AK: Thanks Peter, Thanks Ermenegilda. I think it is easier in these circumstances to overestimate the short-term effects and underestimate the long-term effects. What we have seen, as Ermenegilda pointed out, at one point global demand for oil went down from its normal 100 million barrels a day to 70 million barrels a day, a reduction of 30%, at the depth of the coronavirus lockdown. What we have seen since then is the beginnings of a recovery, and China is now at 90% of its normal demand levels. And we are seeing some strange effects as well; over the last 24h in Norway for instance, the use of cars was up 28% on normal levels and the use of public transport down 16% on normal levels, and that, of course, is because people fear the use of public transport at the moment. So, our sense is that in the short term we expect oil demand and gas demand to recover to pre-covid levels by about 2023. In the long term, we certainly expect the oil demand to peak, and we believe that the transition towards greener energy will only gather momentum. A lot of what people have seen during this coronavirus crisis, particularly in Europe but not quite so much in the rest of the world, will push us towards the public and private sectors working closely together towards a greener future as fast as possible.

PM: Marco, it is interesting that while yesterday in the UK we did not burn any coal to generate electricity, wind and solar combined accounted for less than nuclear, and gas provided several times more electricity than wind. What is the path you see going forward out of the covid crisis?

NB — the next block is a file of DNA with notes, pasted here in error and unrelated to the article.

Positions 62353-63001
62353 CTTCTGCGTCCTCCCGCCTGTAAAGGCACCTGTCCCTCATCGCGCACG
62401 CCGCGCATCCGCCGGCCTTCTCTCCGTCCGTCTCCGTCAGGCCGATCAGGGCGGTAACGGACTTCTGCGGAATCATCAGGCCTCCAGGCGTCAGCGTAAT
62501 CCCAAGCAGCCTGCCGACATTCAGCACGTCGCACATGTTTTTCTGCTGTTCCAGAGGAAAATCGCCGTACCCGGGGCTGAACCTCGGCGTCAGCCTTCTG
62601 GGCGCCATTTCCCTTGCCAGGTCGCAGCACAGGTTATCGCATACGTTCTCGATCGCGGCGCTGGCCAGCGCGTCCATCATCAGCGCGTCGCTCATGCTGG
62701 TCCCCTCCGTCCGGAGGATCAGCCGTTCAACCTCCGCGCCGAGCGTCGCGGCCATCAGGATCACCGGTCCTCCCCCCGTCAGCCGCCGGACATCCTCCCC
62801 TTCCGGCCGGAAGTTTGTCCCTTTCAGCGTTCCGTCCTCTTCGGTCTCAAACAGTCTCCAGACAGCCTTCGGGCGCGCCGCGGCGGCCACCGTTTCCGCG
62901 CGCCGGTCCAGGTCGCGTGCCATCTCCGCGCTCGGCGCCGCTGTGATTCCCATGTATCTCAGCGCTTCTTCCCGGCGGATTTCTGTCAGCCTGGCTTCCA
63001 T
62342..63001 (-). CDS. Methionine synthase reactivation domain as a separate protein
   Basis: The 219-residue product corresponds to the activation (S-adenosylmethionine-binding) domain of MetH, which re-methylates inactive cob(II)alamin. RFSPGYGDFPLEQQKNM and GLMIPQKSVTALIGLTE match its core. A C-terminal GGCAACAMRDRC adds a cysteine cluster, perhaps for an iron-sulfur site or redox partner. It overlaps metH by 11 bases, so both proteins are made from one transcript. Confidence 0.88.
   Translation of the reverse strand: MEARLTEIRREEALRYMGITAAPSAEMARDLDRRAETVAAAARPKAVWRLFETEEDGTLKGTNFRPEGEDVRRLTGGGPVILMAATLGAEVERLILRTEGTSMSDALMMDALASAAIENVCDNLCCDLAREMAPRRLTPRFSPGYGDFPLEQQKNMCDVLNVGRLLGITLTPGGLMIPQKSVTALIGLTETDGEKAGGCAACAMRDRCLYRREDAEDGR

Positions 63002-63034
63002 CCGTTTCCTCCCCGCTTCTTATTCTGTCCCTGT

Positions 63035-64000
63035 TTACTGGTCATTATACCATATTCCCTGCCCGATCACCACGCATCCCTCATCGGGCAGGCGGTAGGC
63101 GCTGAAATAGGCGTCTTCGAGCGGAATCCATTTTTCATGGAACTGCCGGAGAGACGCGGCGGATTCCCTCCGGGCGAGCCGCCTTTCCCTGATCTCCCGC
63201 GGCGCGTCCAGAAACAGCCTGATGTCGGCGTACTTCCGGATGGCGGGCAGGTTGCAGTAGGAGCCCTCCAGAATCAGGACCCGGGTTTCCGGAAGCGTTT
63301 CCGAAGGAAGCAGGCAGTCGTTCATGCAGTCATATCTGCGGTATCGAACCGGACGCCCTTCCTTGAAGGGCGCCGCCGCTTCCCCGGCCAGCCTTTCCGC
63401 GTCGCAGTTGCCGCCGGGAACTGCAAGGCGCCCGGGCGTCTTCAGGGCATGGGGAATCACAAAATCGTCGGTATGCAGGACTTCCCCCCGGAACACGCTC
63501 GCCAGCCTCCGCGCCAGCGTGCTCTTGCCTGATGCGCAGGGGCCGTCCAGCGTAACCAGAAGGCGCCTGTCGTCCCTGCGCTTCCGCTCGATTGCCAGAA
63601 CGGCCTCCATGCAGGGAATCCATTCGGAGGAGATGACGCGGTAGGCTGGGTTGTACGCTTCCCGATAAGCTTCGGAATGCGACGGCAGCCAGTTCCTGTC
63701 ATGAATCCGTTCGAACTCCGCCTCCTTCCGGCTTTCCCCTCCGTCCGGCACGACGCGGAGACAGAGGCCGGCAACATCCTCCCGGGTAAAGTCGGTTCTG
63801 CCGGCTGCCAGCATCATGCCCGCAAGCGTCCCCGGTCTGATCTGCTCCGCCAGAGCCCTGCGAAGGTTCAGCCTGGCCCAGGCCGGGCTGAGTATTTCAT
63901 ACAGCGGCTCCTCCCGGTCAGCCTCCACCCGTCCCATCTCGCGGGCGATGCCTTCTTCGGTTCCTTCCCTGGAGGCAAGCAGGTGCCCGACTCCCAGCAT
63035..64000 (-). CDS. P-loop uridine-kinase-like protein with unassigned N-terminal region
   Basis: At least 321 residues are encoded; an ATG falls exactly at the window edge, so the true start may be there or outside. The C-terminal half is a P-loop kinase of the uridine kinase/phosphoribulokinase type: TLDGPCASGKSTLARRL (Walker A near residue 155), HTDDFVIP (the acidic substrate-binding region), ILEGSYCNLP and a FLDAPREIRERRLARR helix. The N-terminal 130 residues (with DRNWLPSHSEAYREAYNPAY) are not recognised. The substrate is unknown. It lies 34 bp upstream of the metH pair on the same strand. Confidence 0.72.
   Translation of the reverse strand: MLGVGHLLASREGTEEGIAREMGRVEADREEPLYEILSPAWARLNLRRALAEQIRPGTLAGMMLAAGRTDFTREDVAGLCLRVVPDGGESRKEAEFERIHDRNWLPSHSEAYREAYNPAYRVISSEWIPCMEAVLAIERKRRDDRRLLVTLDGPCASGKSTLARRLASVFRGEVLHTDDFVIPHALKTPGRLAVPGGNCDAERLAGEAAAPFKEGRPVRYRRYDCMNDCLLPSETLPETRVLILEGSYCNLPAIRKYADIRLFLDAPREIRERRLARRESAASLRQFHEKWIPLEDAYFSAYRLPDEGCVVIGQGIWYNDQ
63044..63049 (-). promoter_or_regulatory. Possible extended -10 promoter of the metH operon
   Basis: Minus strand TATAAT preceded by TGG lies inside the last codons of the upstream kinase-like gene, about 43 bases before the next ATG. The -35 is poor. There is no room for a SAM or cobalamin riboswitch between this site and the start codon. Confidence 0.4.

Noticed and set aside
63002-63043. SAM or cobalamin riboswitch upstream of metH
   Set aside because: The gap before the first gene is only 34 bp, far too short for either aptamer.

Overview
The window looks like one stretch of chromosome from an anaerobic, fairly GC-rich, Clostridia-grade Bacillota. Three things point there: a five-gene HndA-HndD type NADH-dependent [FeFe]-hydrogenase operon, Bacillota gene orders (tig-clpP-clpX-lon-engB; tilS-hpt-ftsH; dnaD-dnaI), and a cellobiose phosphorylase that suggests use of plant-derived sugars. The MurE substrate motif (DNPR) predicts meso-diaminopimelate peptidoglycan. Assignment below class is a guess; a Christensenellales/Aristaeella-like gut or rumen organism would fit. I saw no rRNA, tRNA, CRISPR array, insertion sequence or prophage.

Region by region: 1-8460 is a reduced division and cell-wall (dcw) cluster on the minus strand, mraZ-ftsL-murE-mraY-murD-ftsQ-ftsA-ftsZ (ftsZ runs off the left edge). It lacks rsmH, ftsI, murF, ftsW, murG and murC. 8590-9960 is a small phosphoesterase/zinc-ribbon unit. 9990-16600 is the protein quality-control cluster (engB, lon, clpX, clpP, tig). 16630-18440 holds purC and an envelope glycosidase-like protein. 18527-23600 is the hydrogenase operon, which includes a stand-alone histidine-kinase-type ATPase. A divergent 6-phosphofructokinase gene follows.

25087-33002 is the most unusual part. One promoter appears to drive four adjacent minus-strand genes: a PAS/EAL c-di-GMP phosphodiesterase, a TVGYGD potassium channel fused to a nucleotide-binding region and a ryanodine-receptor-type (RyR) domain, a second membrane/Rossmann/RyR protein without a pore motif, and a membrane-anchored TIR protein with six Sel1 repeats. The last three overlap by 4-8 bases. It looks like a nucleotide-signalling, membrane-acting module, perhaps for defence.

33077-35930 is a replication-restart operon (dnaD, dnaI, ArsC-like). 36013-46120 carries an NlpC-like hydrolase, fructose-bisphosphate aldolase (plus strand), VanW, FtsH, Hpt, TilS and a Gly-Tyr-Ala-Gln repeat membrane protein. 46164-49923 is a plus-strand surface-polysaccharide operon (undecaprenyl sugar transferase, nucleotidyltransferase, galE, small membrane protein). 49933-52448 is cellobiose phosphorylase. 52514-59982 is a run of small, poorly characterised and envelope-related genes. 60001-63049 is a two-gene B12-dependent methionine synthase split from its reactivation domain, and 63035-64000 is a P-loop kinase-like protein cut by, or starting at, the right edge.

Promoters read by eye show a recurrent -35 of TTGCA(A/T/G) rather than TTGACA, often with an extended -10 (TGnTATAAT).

MA: First of all thank you, Peter, Ermenegilda, and Al. If we step back, and we look at what the world was thinking before covid about what the world would look like in 2040, BP, Equinor, SNAM, I think we would all agree that the global outlook was to have 25-30% gas, around 25% oil, around 20% coal, and the remaining 25% equally split between nuclear, hydro, and new renewables. Whether oil is peaking I think there is no question; the pre-covid view was that oil would peak somewhere in the 20s, and then plateau into the 30s and 40s, to reach that 25%. I think covid has some permanent changes; for example, many of us would use more wi-fi and less travel to work, and I think this is a permanent feature. I expect there will be some downward pressure on oil since mobility is mostly powered by oil. That means bringing forward that peak and steepen the plateau. As we think about gas, nuclear, and coal, certainly covid has had an impact on air quality, even greater than on CO2. And we have seen cleaner air, we have breathed cleaner air. Some scientists also argue that the particles that create smog and dirty air have accelerated covid and some study show strong correlation between air pollution and lung-related health issues. I think there will be a great push for cleaner air as well as addressing CO2. Timmermans, as Ermenegilda said, intends to use the European Green Deal as a sort of a Marshall plan, and we will talk later about hydrogen and how that pans into it. But the bottom line remains that renewables are tough to balance, and so I expect that, compared to those numbers that I was giving before, I think coal and oil will shrink faster because of places like Europe pushing much harder on the renewables and on the energy transition. I think it is a golden era for natural gas which is necessary to balance out the renewables. Nuclear is very much a country-specific policy question; you see the UK going along with nuclear, you see the German trying to handle the phase-out of nuclear and coal. So, nuclear is a country-specific issue, coal is a function of the seriousness of the global CO2 reduction effort, and gas is really there to help the growth of renewables and to balance the system. My last consideration on the macro picture is that some newspapers including some very prestigious newspapers had headlines in the recent days saying that, notwithstanding covid the amount of CO2 in the atmosphere continues to rise. Well what a surprise, the amount of CO2 in the atmosphere is like the amount of water we have in a bathtub, and the tap is never going to be turned off completely even with covid, the has been reduced for a limited period of time but it is still running. And people still confuse CO2 as if there an amount that we can reduce and then live happily after. CO2 is like living with a bathtub that is almost filled to the top and it is not enough to reduce the amount of the water going into the bath, we also need to think about ways to take water out before it starts spilling over.